That statement seemed to resonate with a lot of people. If you don’t know (or even if you do) the Supra will be the result of a joint BMW-Toyota project in which BMW will produce a new Z4 convertible and Toyota will produce a new Supra coupe. The cars will share much engineering. That fact as well as the animosity by manual transmission snobs [that’s what they are] because no manual will be available in either car led to many hostile comments at first.

 

 

 

Z4!

This CarBuzz article includes the following remark from Peter Langen, BMW boss of driving dynamics (where do I get a job like that?!), “For us, it’s really important. We made a decision to have more SUVs because customers want to have these cars, but it’s also important to underline sportiness and joy, which are the brand values of BMW. The Z4 will show those values very well.”

While I don’t agree with the bashing of the “old” Z4 by the auto press, the car is most definitely not just a boulevard cruiser, I am happy to hear that BMW has tightened the car a bit although I am not happy that the hardtop convertible is gone.

 

From the CarBuzz article and from Autoweek in the Netherlands, a rendering of what the new Z4 may look like. BMW and Toyota have entered into an agreement to jointly develop and use a “sporty” platform. The Z4 will be the convertible and the revived Supra will be Toyota’s new sports coupe. I believe all of the cars will be manufactured in Graz, Austria, which has become an auto manufacturing center.

Back to the reviews of the “old” Z4…from Edmunds here are parts of their review of the 2009 model, the first year of the second-generation Z4:

“The new Z4 is significantly more refined, there’s a little more room inside and it now boasts a power-folding hardtop…The Z4 mostly delivers when it comes to performance, the exception being its artificial-feeling electric power steering, and it adds a level of sophistication that few small convertibles can match…Visually, the car is stunning. There’s even a hint of the classic BMW 507 from the 1950s if you look closely at the front end treatment. The power-retractable hardtop also adds a whole new dimension to the car. Owners still get the al fresco driving experience of a convertible, but now they can seal up the car with the hardtop when the noise, wind and/or temperature get to be too much…The twin-turbocharged sDrive35i is better yet, offering up authoritative yet refined acceleration with no perceptible turbo lag. The snarky exhaust note only adds to the fun and gets angrier as the revs climb. The new dual-clutch automated manual transmission delivers quick and smooth shifts in manual mode, yet it doesn’t lurch in parking lot situations, and gently easing into the throttle doesn’t result in a sudden snap. In terms of handling and steering, BMW’s latest roadster is sporty enough for most…”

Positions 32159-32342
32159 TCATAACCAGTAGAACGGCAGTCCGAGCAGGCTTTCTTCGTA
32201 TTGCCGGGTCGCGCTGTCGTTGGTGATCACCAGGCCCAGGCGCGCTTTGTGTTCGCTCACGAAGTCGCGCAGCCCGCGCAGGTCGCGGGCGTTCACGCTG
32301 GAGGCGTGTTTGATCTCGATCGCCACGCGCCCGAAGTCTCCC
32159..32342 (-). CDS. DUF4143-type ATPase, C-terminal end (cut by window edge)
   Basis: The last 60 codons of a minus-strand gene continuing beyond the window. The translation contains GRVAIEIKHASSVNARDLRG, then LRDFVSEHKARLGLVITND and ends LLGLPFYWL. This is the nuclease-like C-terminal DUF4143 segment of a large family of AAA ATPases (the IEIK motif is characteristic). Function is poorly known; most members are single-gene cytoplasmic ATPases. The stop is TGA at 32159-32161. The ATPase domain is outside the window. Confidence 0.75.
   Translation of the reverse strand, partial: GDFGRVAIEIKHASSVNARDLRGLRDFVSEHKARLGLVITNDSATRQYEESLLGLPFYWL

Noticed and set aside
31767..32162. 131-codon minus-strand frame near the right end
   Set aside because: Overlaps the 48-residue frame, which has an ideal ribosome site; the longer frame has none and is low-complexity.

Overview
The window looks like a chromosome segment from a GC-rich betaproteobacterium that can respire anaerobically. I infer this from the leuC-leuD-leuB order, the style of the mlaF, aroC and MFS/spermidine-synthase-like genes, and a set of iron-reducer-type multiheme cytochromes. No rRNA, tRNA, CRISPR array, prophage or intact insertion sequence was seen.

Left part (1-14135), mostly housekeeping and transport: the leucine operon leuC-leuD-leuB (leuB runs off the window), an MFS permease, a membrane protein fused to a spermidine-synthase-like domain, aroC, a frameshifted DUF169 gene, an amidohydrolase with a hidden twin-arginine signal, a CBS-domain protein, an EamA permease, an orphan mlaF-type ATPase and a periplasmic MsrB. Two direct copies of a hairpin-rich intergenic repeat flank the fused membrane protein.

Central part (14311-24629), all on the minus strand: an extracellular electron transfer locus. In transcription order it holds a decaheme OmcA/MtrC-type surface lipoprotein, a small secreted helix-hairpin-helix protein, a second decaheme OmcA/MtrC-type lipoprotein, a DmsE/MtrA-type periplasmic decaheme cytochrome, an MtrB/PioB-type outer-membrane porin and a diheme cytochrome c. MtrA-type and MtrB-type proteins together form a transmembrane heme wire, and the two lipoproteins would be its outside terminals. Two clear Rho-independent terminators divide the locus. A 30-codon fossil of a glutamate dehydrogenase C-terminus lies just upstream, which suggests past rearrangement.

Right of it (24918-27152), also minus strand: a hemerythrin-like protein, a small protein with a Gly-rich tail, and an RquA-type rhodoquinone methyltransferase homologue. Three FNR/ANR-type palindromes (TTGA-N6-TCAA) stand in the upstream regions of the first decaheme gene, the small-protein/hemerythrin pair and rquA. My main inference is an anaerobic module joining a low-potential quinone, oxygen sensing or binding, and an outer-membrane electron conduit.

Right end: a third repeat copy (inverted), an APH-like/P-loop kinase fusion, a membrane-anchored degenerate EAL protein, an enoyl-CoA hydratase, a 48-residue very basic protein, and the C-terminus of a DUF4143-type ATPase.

So, maybe not all of the reviews were as negative as I remember. As I have written ad infinitum, when my car is not giving me problems it’s a great car to drive and to see.